See the Pen Animating Target Elements by SitePoint (@SitePoint) on CodePen.

Other possibilities include using SVG filters and animating the filters applied to target elements.


Creating all these fancy effects using backdrop-filter is nice but the property can have a lot of practical applications too. One thing that immediately crossed my mind when I came to know about this property was how we can use it to blur an image and warn users before showing them some graphic content.

Blurring using backdrop-filter

This is the markup that we need to get started:

<div class="graphic-content">
  <img src="path/to/graphic/image.jpg">
  <div class="warning">
    <p>Click on the button below to see the image from the murder scene.</p>
    <button>Show Me</button>

We wrap both the image that we intend to blur and the warning text inside a div. The warning text is further wrapped inside another div which will have a width and height equal to that of the image.

And here is the CSS to create the blurring effect on the image:

.warning {
  background: rgba(0,0,0,0.75);
  backdrop-filter:contrast(4) blur(20px);

You can experiment with different background colors and filters to see what suits you best. In the demo, I have also added some JavaScript to hide the warning text after the user clicks on the “Show Me” button. You should give it a try:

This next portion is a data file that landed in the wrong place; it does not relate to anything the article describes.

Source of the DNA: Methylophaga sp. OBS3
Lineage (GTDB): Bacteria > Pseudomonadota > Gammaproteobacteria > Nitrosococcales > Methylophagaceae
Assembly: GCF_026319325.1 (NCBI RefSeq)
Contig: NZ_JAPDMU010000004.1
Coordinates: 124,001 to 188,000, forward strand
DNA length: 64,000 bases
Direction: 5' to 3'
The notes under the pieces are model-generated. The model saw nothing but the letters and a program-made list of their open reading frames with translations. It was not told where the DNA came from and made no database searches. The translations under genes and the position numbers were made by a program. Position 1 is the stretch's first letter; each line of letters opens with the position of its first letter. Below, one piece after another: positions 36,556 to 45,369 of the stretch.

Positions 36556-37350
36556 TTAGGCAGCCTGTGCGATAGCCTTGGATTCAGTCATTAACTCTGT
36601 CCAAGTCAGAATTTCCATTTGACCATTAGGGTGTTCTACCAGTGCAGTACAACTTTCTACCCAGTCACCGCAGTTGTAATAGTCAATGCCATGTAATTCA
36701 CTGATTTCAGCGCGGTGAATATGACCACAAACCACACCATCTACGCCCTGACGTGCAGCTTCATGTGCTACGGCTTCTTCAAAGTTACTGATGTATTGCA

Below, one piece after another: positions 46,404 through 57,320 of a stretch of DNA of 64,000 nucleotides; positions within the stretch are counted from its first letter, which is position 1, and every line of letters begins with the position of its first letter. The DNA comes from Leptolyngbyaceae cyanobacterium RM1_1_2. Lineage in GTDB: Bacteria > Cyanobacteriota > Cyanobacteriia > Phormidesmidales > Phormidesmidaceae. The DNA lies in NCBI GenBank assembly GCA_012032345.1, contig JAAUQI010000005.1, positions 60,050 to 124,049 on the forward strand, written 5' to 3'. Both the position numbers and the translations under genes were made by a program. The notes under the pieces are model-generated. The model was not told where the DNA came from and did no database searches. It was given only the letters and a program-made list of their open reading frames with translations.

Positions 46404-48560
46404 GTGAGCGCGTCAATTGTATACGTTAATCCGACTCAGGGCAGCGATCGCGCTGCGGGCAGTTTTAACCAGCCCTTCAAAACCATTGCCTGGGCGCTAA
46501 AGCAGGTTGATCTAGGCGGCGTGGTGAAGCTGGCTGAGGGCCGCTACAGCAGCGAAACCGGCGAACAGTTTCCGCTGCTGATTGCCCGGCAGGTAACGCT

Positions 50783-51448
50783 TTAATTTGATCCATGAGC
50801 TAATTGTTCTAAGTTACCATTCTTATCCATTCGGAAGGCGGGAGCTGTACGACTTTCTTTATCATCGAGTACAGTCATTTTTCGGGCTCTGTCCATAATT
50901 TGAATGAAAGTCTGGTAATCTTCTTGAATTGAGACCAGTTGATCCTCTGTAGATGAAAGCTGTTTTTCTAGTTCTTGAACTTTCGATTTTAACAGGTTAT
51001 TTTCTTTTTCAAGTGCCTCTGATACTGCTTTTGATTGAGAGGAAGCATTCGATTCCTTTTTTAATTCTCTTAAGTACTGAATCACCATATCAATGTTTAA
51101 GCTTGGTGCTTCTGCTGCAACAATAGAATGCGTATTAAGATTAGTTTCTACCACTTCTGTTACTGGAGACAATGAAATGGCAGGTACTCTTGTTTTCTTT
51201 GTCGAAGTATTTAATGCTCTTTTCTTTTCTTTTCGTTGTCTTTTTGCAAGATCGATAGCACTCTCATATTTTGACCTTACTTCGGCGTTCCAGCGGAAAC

See the Pen Blurring Out Graphic Content by SitePoint (@SitePoint) on CodePen.

You can also use the backdrop-filter property to create a blurry background when showing a modal to the user or to blur out the background behind an off-canvas menu when it pops up. Another use for backdrop-filter is to blur the images on your webpage until they are fully loaded like they do it on Medium.


Using the backdrop-filter property, you will be able to recreate a lot of effects that previously required JavaScript. However, I would recommend that you wait until there is sufficient browser support before using it in production. One more thing that you should keep in mind while using backdrop-filter is performance. Using this property on a significant number of elements or on a large area of your webpage will have adverse effects on performance.

You can read more about the backdrop-filter property in the W3C draft and the MDN documentation.

Can you suggest any other interesting uses for this property? How are you planning on using it in the future? Let us know in the comments.